City of Destruction: The Final Moments of Pompeii
Published: 1:12 PM - 08-30-11
Many didnít have the chance to flee the volcano as it spewed ash 20 miles into the air like rain. They tried their best to huddle and protect loved ones from the impending doom of destruction. It wasnít enough. In 79 A.D. Mt. Vesuvius erupted, killing those in Pompeii and its sister city Herculaneum.
Everything was buried under a mountain of ash. The volcano would continue to erupt nearly every 100 years until about 1037 A.D. Sleep seemed to hush the turbulence of the volcano until 1631, when it decided to awaken and consume 4,000 more inhabitants.
For 1,600 years, the ruins of Pompeii lay undisturbed until restoration after the 1631 eruption went underway. Almost 300 years of excavations would reveal the devastating history of Pompeiiís final moments.
As the people of Pompeii went about their business, the afternoon of August 24, 79 A.D. shook with a tremendous force. Ash, rock, and pumice began to pummel the Earth. A monstrous cloud began to envelop Pompeii. The inhabitants became frightened. Victims tried to flee, some with pillows tied to their heads to ward of the assault of falling debris.
By the 25th of August, roofs of houses began to collapse under the weight of the pumice. While many of Pompeiiís residents managed to escape, about 2,000 died from the eruptions suffocating on ash, or being the victim of falling debris.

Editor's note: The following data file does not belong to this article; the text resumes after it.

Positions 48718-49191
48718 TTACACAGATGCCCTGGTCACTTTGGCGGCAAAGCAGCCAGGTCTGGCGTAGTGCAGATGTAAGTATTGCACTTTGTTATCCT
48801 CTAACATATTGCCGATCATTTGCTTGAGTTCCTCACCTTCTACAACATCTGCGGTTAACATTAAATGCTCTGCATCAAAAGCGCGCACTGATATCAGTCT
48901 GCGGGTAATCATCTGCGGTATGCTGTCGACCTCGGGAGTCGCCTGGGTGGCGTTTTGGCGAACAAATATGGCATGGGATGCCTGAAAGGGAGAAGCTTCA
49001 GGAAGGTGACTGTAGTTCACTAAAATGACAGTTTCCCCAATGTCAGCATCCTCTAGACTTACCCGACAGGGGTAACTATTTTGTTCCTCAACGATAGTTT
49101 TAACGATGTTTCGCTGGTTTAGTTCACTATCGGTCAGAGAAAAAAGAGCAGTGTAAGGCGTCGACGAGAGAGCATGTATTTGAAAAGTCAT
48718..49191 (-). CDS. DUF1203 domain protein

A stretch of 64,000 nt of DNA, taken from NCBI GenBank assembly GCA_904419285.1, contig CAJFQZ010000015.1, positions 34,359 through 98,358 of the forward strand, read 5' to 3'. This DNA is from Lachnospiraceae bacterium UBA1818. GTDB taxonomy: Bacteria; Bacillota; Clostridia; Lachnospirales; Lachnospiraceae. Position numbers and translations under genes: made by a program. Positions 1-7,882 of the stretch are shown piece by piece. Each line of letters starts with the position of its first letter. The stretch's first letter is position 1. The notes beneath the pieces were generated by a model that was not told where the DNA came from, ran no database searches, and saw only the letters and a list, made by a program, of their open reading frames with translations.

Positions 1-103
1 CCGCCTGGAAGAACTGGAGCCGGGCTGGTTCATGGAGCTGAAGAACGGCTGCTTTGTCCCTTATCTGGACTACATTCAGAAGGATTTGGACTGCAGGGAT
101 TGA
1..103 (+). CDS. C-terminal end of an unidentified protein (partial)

When excavators began the task of clearing Pompeii, they discovered that not much had changed. The victims remained much as they did in death. Their bodies had been hollowed out, leaving only empty cavities.
To immortalize the fragile remains, they were filled with plaster. Many of the bodies show the horror stricken faces and contorted bodies. They have become the reminders of what could be a possibility in the future.
Although the volcano is relatively young (about 25,000 years), it is active for its age. Volcanologists and geologists monitor the volcano around the clock to know when to clear those in the red zone (those closest to the line of fire). The last time Vesuvius erupted was in 1944, and only killed 26 people.
Considering the volcano rests on top of a layer of magma deep in the earth, measuring 154 sq miles, the next eruption could be as catastrophic as Pompeii.
Edited by: Brenda Booth
permanent link: http://www.mysterycasebook.com/2011/pompeii.html
source & references: by Lost in Arizona in History
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